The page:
Any given choice we make is a matter of swings and roundabouts (or, if my children had their way, slides and climbing frames) – we’re all different and no-one has the key to a perfect life. Having said that, I have spent a lot of time thinking about the parenting journey over the years and wondered, for a while, whether I was just another stupid idiot who had foolishly succumbed to that irritating ticking – you know: the biological clock.
You may read a lot of wonderful reports about the ‘overwhelming love’ that children bring into your life* but then again you may read tales of woe centred around any number of challenges that parenthood throws up on an almost daily basis. They bring us to our knees some days. I haven’t seen the light at the end of the tunnel but I have seen the end of my tether. Regularly.
I think it is fairly common for each of us, at some point, to have a little ‘sliding doors’ daydream of what might have been if we had remained child-free (without regrets – just idle supposition). It’s so easy to have a ‘spa day’ pang, or a ‘spontaneous night out’ pang or just a ‘five minutes peace with a hot cuppa’ pang, but what about the great things that only parenthood can provide in your life?
For me, the unexpected upsides of having children have been
1) Friends. I have pre-child friends of course – the girls who I grew up with, came of age with, lived with, worked with, laughed with and shared everything with back in the days when we were helping shape each other’s lives. But distance, work, busy lives and relationships have made those day to day interactions which involve sharing the ongoing thoughts, feelings, emotions, challenges and experiences of life – as it happens – a thing of the past. I regularly forget to send birthday cards – I know I am at fault and I miss those friends but I also know that the handful of people who I count as ‘forever’ friends are the kind of people who I can re-connect with effortlessly at any given time. My early 30s were a time of floundering, trying hard to meet new people and make friends who would be a part of my day to day life but it just never happened and I was lonely. Having children has allowed me to get to know people – it’s the biggest ice-breaker and the most bonding experience you can have in life and I’m happy to say that some of my best friends now are people who I have met in the course of the past 6 years. Having children has also strengthened friendships with the other mums I work with – it was almost like being admitted into the fold where before I was standing on the outside looking in.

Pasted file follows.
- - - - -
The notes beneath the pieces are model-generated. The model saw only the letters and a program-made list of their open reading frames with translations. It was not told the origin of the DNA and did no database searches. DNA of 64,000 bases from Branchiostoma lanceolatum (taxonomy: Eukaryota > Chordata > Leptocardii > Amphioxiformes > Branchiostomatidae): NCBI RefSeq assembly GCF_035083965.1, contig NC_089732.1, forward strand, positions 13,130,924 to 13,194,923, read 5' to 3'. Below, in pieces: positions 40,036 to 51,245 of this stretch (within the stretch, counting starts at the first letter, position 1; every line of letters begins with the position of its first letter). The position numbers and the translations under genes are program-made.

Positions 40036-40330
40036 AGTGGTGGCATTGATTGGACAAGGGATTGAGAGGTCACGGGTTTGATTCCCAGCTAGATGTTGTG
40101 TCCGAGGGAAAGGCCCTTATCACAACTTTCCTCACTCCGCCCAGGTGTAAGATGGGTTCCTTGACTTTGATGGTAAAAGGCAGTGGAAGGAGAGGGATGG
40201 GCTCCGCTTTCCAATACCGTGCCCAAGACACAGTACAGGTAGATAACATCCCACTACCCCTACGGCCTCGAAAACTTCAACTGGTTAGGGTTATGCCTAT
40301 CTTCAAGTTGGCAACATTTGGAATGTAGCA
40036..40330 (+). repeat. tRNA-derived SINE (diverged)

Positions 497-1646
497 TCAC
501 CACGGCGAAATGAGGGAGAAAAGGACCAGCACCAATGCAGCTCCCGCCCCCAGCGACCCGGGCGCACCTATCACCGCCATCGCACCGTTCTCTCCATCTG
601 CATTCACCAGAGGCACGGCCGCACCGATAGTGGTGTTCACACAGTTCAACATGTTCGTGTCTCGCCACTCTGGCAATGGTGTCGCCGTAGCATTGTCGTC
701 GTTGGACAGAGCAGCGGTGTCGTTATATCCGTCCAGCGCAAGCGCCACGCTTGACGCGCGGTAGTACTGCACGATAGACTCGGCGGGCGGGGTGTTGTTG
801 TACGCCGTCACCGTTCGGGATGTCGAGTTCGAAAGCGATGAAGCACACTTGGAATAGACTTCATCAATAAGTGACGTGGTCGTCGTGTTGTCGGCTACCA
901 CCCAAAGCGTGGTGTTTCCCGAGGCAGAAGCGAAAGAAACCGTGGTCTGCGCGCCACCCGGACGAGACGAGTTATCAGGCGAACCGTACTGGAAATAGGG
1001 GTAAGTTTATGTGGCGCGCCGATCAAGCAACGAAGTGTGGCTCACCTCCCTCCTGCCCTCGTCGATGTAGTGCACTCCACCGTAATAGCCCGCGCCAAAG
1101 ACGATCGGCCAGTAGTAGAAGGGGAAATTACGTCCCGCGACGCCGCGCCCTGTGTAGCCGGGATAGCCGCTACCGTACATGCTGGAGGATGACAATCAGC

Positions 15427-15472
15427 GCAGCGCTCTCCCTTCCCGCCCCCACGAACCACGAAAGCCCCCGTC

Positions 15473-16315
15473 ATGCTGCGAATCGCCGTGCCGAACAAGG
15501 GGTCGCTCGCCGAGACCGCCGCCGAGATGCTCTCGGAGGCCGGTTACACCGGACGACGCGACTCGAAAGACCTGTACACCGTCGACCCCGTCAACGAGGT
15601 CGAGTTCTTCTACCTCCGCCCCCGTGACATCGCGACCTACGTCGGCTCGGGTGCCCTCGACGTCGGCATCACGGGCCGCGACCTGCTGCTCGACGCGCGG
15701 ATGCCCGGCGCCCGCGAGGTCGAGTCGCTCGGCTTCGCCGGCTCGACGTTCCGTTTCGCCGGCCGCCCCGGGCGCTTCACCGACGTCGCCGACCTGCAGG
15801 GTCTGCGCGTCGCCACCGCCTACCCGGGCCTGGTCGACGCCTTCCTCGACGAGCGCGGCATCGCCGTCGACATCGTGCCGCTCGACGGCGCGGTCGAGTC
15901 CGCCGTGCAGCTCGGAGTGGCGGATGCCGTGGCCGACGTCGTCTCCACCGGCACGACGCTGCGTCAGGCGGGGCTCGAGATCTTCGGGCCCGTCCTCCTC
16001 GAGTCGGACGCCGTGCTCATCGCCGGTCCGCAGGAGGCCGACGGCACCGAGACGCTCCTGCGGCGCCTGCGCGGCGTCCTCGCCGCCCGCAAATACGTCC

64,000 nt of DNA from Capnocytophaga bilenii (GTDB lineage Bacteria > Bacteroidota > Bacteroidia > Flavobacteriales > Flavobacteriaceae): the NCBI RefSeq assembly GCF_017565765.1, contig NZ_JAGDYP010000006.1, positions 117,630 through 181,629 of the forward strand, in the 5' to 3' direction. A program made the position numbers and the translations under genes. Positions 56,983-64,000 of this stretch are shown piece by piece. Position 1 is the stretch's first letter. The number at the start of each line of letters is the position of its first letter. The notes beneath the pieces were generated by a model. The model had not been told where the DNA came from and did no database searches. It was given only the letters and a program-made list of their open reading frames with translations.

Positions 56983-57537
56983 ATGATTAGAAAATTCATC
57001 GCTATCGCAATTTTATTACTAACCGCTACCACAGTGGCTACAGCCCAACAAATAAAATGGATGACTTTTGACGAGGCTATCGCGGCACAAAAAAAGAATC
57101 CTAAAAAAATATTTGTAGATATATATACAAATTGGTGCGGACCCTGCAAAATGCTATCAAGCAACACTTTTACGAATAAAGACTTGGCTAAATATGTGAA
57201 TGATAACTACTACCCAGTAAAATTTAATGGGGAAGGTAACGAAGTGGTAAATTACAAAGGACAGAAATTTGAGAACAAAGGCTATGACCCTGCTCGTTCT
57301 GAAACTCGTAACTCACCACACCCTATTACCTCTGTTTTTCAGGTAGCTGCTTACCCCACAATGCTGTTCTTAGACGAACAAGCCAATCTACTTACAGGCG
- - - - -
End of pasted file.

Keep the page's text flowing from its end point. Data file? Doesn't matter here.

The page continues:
2) Becoming part of the parent blogger community – which is in itself another way in which I have made friends. Admittedly being a parent, and a blogger, does not instantly mean we will click but over a relatively short period of time in the blogosphere it becomes clear who you will gravitate towards and vice versa – it’s so much easier to get to know what a person is really like when you are regularly treated to their deepest thoughts spelled out on the page in front of you than making small talk in person, trying to gauge how others really feel about you and whether or not they are open to a ‘full disclosure’ kind of friendship. And blogging within as general a niche as ‘parenting and lifestyle’ is not just about making friends but also an amazing place to get advice, feedback, support with writing projects or just some great tips for life in general.
3) Work/life balance. This may be something which I am fortunate to have right now and obviously it isn’t automatically a part of parenthood but having a reason to work part time is a huge blessing. Yes, my pension has been decimated and I haven’t been able to travel abroad for over five years but being someone who never really managed to cultivate a career, I remember well that feeling of being stuck in the rat race five days a week, the never-ending pattern of each work day, facing those early dark mornings and a commute which seems to get more and more crowded year in year out. ‘Working for half the week takes the sting out of those less pleasant aspects of wage slavery, whilst still maintaining variety in the pattern of day to day life.
4) Developing as a human being. Obviously I always knew that having a child would be ‘a new challenge’ in life, but parenthood is such a multi-faceted role to play and goodness knows I’m not always getting it right but it is the impetus to be wise, be a good role model, develop a nurturing side, be a teacher, a moral guide and a fun companion.
5) A chance to experience the magic of childhood again – albeit from the other side of the coin. Christmas, Easter, fireworks, the fun bits of school life, pantos, theme parks, treasure hunts, book fairs, fairy doors – you get the idea. I think this one is definitely a grower too – the early years stuff can be kind of un-exciting but I know that the next few years hold a lot of fun experiences for us as a family which would not be part of my life had I not taken the plunge and had children.
So there you have it. It may not compare with the opportunity of taking a spontaneous cultural tour of Florence on a whim but at least I have the option of microwaving my cuppa.
*Disclaimer: this list is in no way meant to imply that any one of these things trumps my actual children, the love, laughter and feeling of privelege to be mummy to two healthy, happy, funny little boys – those are obviously the things you do expect when you get knocked up…